Another question that critics have asked regards the inclusion of Pakistan’s other languages in public education. The values of social justice and respect require that each group’s values, traditions, and beliefs should be regarded as equally legitimate, and advocates for diversity maintain that cultural multiplicity must also be reflected in education. In Pakistan, there are over 66 languages spoken, including the major languages such as Punjabi, Pashto, Sindhi, Balochi, and Urdu. The diversity of languages, customs, lifestyles, basic beliefs, and values must also be reflected in a country’s curriculum.
The SNC ignores Pakistan’s cultural diversity and deems languages other than Urdu unworthy of either educational or cultural value. It mentions the “promotion of diversity of culture and languages especially regional languages of Pakistan” in the Urdu grade 1-5 curriculum. Languages not labeled as regional languages will be ignored. Moreover, the SNC states that the “diversity of culture and languages” will be taught through Urdu, which means using Urdu to assimilate all other languages and cultures. Regional languages get a mention because speakers of these languages have some political clout, while those who speak the “others” have no political voice and usually live on the margins of society and are hence denied recognition.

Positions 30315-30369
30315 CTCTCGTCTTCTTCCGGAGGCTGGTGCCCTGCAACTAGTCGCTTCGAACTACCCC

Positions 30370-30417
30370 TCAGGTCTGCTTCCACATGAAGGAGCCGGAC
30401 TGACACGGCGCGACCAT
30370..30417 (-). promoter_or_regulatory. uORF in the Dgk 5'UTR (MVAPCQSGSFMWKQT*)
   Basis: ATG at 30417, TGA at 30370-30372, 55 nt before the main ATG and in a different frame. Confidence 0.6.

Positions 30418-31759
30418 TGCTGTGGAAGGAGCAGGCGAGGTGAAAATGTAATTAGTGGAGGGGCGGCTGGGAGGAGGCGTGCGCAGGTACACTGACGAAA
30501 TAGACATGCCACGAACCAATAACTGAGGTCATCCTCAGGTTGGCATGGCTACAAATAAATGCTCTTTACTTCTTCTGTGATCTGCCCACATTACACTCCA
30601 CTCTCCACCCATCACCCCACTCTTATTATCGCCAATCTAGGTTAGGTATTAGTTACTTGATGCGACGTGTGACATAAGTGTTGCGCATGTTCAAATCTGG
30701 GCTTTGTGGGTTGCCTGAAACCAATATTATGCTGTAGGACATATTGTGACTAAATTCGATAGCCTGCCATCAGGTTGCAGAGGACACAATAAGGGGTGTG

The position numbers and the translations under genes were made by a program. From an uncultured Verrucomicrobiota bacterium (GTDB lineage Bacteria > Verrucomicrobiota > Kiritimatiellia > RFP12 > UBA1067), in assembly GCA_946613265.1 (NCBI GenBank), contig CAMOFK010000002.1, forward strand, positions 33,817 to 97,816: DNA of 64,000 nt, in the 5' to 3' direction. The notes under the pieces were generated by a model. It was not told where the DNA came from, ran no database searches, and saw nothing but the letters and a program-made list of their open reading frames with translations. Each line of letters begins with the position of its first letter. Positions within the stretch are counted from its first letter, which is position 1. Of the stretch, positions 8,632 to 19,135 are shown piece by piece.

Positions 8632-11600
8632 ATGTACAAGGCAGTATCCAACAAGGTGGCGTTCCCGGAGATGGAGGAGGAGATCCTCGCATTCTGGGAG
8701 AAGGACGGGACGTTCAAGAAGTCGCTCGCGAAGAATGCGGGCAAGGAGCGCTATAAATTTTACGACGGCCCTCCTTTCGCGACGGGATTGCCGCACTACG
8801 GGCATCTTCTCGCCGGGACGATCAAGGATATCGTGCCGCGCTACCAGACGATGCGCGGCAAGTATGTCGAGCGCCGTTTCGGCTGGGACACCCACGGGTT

The obsession with education’s political and moral aims and the apathy toward Pakistan’s cultural and linguistic diversity renders the SNC a propaganda and indoctrination tool.
Zubair Torwali is a researcher, author, an activist, and educator based in Swat Pakistan. Zubair has published works in English, Urdu, and in the Torwali language. His book in English, Muffled Voices, provides insight into Pakistan’s social, cultural, and political issues. He co-founded Idara Baraye Taleem-o-Taraqi (IBT), an organization focused on education, development, and the empowerment of the marginalized mountain communities of upper Khyber-Pakhtunkhwa and Gilgit-Baltistan, in Pakistan.